The quarter started well, with both equites and bonds rebounding strongly in July, but this proved something of a false dawn; by the end of September, it had proved to be another ugly quarter for traditional investments.
Inflation and consequent rises in rates remain a key issue and, despite the efforts of central bankers around the globe to act quickly and decisively, the problem is proving increasingly stubborn. As the expectation for rate rises becomes more prolonged and more pronounced, investors are worrying about the impact of a likely recession.
The war in Ukraine shows no sign of abating and the resultant energy crisis in Europe is getting worse. There are widespread reports that shortages may lead to energy rationing and mass power cuts through the winter. Perhaps even more worryingly, tensions between China and the U.S. seem to be escalating after Nancy Pelosi visited Taiwan in August, prompting China to announce missile tests, although the U.S. stated that her visit did not alter its longstanding policy in the region.
China is still pursuing a zero-Covid policy, and this is hampering economic growth in the country as well as impacting global supply chains. If we needed a reminder that we are still not finished with Covid, the megacity of Chengdu (which has a population of some 21 million people) spent much of September under strict lockdown.
We saw political change in Europe, with the exit of leaders Mario Draghi in Italy and Boris Johnson in the UK. The start of new UK Prime Minister Liz Truss’ stewardship was put on de facto hold as the nation stopped to mourn the death of Queen Elizabeth II, ending her seventy-year reign as monarch. As soon as the government did get back to business, it sent UK markets into a tailspin by announcing a swathe of tax cuts with no information as to how they will be paid for. As the pound sterling hurtled towards parity with the U.S. dollar (but did not quite get there) and following what was a catastrophic sell-off in gilts, the Bank of England stepped in with some calming measures to try and restore order.
World equities, as measured by MSCI ACWI, returned -6.8% for the quarter and an incredible -25.6% for the first nine months of the year. Developed markets outside the U.S. held up the best in local currency terms, but a surging dollar more than offset this. The S&P 500 delivered -4.9%, MSCI EAFE posted -9.4% (a far cry from the -3.6% local currency return), and MSCI EM was dragged down by China, returning -11.6% (MSCI EM ex-China did much better at -5.6%). Value did a little worse for the quarter in developed markets as investors seemed to move their focus from “rate rises are bad for Growth stocks” to “recession is worse for Value stocks.”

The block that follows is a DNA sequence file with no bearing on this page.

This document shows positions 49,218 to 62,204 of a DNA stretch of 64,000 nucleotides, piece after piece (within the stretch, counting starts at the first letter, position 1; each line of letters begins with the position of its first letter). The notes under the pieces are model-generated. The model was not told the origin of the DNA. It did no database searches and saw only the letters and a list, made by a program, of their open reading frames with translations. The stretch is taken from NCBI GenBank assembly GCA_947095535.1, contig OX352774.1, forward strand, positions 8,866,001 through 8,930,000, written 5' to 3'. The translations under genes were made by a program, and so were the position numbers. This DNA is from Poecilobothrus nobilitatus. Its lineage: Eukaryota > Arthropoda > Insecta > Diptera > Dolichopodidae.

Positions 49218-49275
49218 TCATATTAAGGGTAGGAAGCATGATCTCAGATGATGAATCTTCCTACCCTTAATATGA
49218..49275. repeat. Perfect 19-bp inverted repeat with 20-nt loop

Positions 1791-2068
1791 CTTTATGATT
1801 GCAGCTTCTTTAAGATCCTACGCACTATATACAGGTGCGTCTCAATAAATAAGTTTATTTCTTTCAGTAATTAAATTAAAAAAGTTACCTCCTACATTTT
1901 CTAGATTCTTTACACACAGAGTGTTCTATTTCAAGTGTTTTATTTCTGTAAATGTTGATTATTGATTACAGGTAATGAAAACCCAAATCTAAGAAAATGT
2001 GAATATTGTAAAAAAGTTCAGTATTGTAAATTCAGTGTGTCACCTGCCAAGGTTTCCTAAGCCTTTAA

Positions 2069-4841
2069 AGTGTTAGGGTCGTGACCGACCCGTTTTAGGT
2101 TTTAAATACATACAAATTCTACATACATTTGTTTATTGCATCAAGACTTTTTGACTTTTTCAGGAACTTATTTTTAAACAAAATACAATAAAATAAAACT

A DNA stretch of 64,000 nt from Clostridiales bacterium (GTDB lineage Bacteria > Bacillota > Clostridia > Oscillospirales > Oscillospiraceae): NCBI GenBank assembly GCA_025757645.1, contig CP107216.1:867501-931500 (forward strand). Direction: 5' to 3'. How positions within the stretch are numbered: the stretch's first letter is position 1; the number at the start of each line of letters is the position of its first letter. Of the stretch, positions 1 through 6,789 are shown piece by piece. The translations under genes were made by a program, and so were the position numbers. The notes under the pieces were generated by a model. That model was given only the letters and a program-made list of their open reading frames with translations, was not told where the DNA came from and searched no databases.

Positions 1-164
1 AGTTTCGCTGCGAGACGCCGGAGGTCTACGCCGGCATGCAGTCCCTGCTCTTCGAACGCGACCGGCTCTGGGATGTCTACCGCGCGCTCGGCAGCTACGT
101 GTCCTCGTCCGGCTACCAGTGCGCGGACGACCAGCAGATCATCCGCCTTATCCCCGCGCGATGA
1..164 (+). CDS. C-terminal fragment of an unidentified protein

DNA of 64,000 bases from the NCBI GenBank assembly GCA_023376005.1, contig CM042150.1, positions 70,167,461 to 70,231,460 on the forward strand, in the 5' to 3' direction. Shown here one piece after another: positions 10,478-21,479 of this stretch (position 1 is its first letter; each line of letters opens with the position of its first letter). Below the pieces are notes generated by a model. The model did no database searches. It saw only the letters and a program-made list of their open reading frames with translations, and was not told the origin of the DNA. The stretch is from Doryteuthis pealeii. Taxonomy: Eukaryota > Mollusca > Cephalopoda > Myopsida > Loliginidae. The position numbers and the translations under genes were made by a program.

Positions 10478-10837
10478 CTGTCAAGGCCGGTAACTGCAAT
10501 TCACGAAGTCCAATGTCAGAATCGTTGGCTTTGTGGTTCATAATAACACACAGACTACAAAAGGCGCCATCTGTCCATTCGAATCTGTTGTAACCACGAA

Meanwhile, the U.S. yield curve continued its march upward in response to the increasingly hawkish Fed policy. The 2-year yield rose a truly remarkable 130 bps to finish the quarter at 4.22%, while the 10-year yield rose 85 bps to finish at 3.83%. As the yield curve has morphed from worryingly flat to truly inverted, the pessimists are quick to point out that historically this has been a pretty reliable harbinger of doom. TIPS fared significantly worse, and the 10-year real yield rose by an incredible 103 bps to 1.68%, leaving the 10-year break-even inflation measure down 18 bps at 2.15%.
Against this backdrop, bond investors fared poorly for the quarter. The Bloomberg U.S. Aggregate Bond Index returned -4.8%, although high yield held up much better (admittedly after a horrible second quarter) with the ICE BofAML U.S. High Yield Index posting a -0.7% return. Emerging market debt also had a relatively tough time and the JP Morgan EMBIG Diversified returned -4.6%.
In these uncertain times, it is more important than ever to pay attention to valuation. The continuing selloffs make some assets look increasingly interesting, and we have been cautiously adding to risk. Higher rates typically cause people to reassess the fundamental value of investments, and this should be particularly bad for anything more speculative in nature while being relatively good for Value non-U.S. equities. Indeed, the extreme divergence in valuation between the U.S. dollar and many overseas currencies makes the case to invest outside the U.S. even more compelling.
Our views and positioning have not markedly changed, and we wholeheartedly reiterate the suggestions we offered last quarter:
- Exploit this global Growth bubble with a long cheap-value/short expensive-growth equity strategy.
- Avoid the Growth bubble by investing in liquid alternatives.
- Skirt around the Growth bubble by pivoting your equity exposure to EM value, Japan small value, quality cyclicals, quality, and resources equity.
- Keep duration short in fixed income portfolios and use active management in credit, where there remain pockets of dislocated pricing and higher yields provide reasonable protection against bad outcomes. Following the months-long sell-off, the opportunity for an absolute, or “total return,” approach in emerging market debt is also intriguing.